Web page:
With a million-dollar investment in infrastructure for Ogden Point, GVHA CEO Ian Robertson can’t help but feel great enthusiasm for Victoria’s cruise business. Describing 2018 as a “record-setting year,” Robertson expects even more growth for 2019. “We’ve seen a nine-per-cent increase in passengers in 2018 over 2017 and expect a 14-per-cent increase in 2019,” he said. “When combined with crew, we will be very close to welcoming one million people to Victoria via cruise ship.”
The highlight for this year was definitely the arrival of the Norwegian Bliss on June 1. “The team worked very hard to prepare for her arrival, including the installation of new bollards for Pier A,” he said, adding that the next milestone will be the arrival of the Ovation of the Seas in 2019. To prepare for that vessel, as well as visits from Cunard’s Queen Elizabeth, GVHA will start work in the fall on upgrades to Pier B, installing a second mooring dolphin. To Robertson’s delight (and gratitude to the Provincial Government for facilitating the process), he just learned that the infrastructure project is eligible for federal funding under the Building Canada Fund which will provide up to one-third of the cost.
In the meantime, GVHA’s Master Plan for Ogden Point continues to make its way through the various approval processes. “This year, we’ve been completing a traffic demand study and market assessment,” said Robertson. “Once completed, we hope to be in front of City Council for approval of the Master Plan by late 2018/early 2019.” The Master Plan outlines GVHA’s aspirations for Ogden Point, including a number of features to ensure public access and environmental sustainability within the context of encouraging and enhancing economic diversity (the plan is available for review on GVHA’s website).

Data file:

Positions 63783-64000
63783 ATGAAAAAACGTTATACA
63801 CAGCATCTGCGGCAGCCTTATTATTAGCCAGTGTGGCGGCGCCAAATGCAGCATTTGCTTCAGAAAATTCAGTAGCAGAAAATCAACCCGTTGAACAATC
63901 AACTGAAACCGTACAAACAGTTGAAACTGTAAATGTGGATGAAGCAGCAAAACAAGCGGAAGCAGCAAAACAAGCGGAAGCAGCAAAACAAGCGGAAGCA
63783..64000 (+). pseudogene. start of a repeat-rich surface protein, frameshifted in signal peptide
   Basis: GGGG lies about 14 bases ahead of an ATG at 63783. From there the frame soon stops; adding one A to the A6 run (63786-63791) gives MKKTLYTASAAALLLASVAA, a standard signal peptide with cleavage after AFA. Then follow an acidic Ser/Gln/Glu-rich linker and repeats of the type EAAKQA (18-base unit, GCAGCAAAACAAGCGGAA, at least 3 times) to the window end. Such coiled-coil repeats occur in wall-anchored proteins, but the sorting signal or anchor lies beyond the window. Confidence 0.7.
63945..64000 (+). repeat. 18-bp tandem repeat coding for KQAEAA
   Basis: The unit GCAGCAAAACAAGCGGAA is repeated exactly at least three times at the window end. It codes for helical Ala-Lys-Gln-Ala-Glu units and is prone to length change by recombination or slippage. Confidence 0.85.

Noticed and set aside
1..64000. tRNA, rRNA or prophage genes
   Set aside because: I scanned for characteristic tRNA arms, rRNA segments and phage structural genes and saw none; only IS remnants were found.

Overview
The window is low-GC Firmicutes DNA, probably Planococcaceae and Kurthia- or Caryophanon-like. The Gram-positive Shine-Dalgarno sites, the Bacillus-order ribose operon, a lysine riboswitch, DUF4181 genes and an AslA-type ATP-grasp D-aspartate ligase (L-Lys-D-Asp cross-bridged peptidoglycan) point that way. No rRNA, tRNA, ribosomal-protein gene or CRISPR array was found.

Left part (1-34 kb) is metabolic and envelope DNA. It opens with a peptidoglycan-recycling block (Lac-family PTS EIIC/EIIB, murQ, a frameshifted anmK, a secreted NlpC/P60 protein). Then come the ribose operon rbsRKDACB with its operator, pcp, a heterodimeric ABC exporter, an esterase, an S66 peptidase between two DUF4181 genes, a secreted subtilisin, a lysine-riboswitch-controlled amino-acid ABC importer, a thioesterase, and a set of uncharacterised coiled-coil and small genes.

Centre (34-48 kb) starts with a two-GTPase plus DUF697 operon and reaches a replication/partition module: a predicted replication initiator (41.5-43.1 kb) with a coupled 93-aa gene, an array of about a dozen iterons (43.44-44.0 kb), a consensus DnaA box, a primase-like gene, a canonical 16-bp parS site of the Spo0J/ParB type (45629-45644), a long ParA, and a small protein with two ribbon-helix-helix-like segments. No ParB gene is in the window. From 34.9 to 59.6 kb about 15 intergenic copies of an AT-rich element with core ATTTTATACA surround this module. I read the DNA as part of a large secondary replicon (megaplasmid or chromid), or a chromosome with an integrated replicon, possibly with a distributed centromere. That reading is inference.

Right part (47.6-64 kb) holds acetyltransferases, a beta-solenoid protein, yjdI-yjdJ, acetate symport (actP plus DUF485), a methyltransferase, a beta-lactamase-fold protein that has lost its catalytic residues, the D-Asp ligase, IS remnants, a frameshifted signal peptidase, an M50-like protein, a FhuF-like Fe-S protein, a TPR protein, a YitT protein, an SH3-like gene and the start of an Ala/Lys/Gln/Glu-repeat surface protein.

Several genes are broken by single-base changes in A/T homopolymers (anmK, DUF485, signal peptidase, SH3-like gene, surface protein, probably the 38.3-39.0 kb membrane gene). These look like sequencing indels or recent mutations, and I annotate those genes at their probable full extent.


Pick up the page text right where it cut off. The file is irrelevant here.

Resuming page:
Public engagement and environmental sustainability already play a large part in GVHA’s management of Ogden Point with Robertson noting that “by 2022, we’ll be operating one of the most environmentally friendly ports when it comes to ground transportation.” To help meet this target, GVHA has implemented a requirement for all buses to have an engine age of 2010 or newer by 2019. They are also requiring buses to have “silent” back-up beepers (“the high-pitched beeping sound is replaced by a sound similar to a duck quack”), a move greatly welcomed by residents in James Bay.
On the subject of James Bay residents, who have in the past been strongly opposed to a cruise industry at Ogden Point, Robertson noted that a change in the mindset of GVHA, as well as steps like those above, is helping to create a better relationship. “In addition to public information meetings and providing greater transparency in the decision-making process, we have made great efforts in engaging residents, including partnering with the Victoria Cruise Industry Alliance to host three (so far) tours of cruise ships for school kids in the James Bay area.” Those tours include a tour of the bridge, a review of environmental initiatives and, most importantly for the kids, a trip to the buffet.